Kara has reported to Vana that Sir Bridgehead had a private conversation with Helen on the pinnace. Vana would like a video log of that, but none of the marines have a sufficient computer skill. She also wants to read what Sir Bridgehead handed to the Captain... Varda will start training intensively in computer skills soon. Vana talks to the Captain privately. She tells him about the tryst between Sir Bridgehead and Helen. What particularly attracted Kara's attention was the way the Admiral was sneaking around.
The Captain visits Helen on the pinnace. "Hi! I just want to know if there are any new explosive devices, or poison gas canisters, or...?"
"No. I've checked the pinnace very thoroughly and it's clean."
"I understand the Doctor's been down here? What's up?"
"Nothing really. We just had a little chat."
"I see. So everything's all right?"
"OK." The Captain leaves again.
Mich checks the jump drives, which remain warmed up ready to go. He finds an item that can improve reliability, but he would have to shut down the drives to do it. The next jump would be safe enough, but he like to have a chance to make the change before too long.
The crew discuss plans in case the Anastasia needs to jump. Sir Bridgehead thinks it would be a very bad idea to go to Karakus -- for one thing, Jill suggested that it may be in Zhodani hands, and if they couldn't jump out, they may be in trouble. They argue for a while, but the controls remain set for Karakus.
William suggests that since Jill's brain is on the computer, they can find out everything she knows. Sir Bridgehead does not seem to think it's that simple -- he explains that although they will be analyzing the brain scan, he's not sure what they can learn from it.
Attending the tea party (as the Captain calls it) are the Captain, Fostriades (with Achilles), Vana, Lia, two other marines (selected for zero-G and hand-to-hand skills), William, Alice, and a keg of bean juice. Helen will fly the pinnace.
Fostriades was on the Aux Bridge, monitoring the power supply to Sick Bay, but the Captain requested he attend the party -- Linda will take over the monitoring while he is away. The emergency backup system in Sick Bay will, however, be able to run all the equipment for 6 hours, which the Captain feels is long enough that Fostriades can leave the ship. The Captain explicitly orders Mich not to tamper with the Sick Bay power supplies, and tells him that if that supply fails, it will be taken as Mich failing in his duties.
The marines are in full formal dress uniform with ceremonial saber and ceremonial 9mm magnum revolver. Vana instructs them that they will probably be expected to relinquish them at the door. Lia and Vana, plus the two more marines will make a full guard of four.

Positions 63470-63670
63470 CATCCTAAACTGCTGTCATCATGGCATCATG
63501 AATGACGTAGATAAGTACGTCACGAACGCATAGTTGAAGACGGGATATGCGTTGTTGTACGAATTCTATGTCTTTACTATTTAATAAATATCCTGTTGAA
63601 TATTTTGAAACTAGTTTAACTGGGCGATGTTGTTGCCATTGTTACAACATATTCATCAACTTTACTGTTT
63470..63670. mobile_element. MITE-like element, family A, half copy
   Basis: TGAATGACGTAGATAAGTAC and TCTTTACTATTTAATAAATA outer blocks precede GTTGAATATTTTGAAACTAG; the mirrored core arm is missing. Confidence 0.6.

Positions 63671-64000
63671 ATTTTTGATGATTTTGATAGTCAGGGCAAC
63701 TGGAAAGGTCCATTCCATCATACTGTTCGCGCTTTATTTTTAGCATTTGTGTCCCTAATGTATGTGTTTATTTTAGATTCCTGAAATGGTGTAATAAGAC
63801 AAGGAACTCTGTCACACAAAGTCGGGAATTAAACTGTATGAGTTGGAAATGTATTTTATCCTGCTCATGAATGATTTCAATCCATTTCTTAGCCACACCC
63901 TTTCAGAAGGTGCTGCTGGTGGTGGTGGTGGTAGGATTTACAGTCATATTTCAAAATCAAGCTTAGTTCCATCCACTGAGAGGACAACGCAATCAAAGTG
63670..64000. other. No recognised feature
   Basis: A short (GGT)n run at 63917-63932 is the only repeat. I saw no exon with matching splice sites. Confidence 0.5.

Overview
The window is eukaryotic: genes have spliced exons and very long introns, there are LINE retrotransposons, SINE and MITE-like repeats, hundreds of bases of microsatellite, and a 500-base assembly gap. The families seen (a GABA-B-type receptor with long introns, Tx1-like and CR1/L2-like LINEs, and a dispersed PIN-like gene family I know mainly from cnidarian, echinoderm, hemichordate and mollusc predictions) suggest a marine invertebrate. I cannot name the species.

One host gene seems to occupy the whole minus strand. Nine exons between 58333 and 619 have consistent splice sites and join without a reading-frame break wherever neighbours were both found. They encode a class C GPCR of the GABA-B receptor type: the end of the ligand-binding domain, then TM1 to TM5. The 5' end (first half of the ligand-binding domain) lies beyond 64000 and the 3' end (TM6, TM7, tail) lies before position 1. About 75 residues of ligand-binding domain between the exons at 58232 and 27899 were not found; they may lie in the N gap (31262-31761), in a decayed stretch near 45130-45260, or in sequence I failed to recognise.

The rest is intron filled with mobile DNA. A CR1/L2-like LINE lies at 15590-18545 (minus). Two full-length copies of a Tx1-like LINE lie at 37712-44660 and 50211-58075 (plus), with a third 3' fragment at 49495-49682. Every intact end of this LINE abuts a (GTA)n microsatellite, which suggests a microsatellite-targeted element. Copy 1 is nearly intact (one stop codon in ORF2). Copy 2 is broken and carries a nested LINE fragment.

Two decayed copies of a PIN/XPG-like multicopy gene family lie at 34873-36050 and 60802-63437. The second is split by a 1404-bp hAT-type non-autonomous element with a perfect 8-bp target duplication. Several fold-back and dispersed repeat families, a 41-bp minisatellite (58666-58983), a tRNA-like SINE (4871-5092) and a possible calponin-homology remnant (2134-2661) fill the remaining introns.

Fostriades wears a dress Tukera uniform over reflec. while William and Alice are dressed up for a night on the town.
The Zhodani did request that they not wear battledress or bring weapons. The entire group will, however, be wired for sound.
Helen flies the pinnace over to the Ste'saja, parks it beside the airlock, and connects the transfer tube.
Everyone but Helen boards the Zhodani ship. Achilles is not completely comfortable but reasonably relaxed. Surprisingly, the marines are not asked to relinquish their weapons; their drill, however, is not exactly precise -- one salute was slightly slow. Vana will no doubt ensure they fix that over the next several days.
None of the Zhodani seem to be armed or armored.
The crew are welcomed on board and taken to the party room, obviously rearranged from its main purpose as a luxurious conference room. There is a buffet and bar.
The Captain hands over the data he had promised, and the bean juice is opened. The Zhodani wait until the Imperials start drinking it before they do. The marines do not drink at all.
Alice mentions to William that the Zhodani seem rather nervous and tense. William approaches one of them and asks if he likes the bean juice -- he finds it interesting. William explains that it's fermented and distilled from beans they found on Faldor: "It tastes pretty good, and it kind of gives the world an interesting... slant."
The Zhodani relaxes and takes a second glass.
William takes another glass too. The air has a distinct sweet fragrance, while the Zhodani all have a halo of fire. (Fostriades smells rose petals, and notices that each Zhodani has a disembodied light bulb above his head.) William and his new friend exchange introductions, and compare Zhodani and Imperial social structure. William, of course, prefers the more organized attitude of his home world to the duplicity and relative anarchy of other Imperial worlds. It seems the two of them share some common ground, although the Zhodani expresses his opinions in phrases that most of the Imperials would consider political rhetoric.
The Captain talks to the Zhodani who led the previous meeting, who asks if all is well on the Anastasia, as they were afraid that they had some sort of an accident.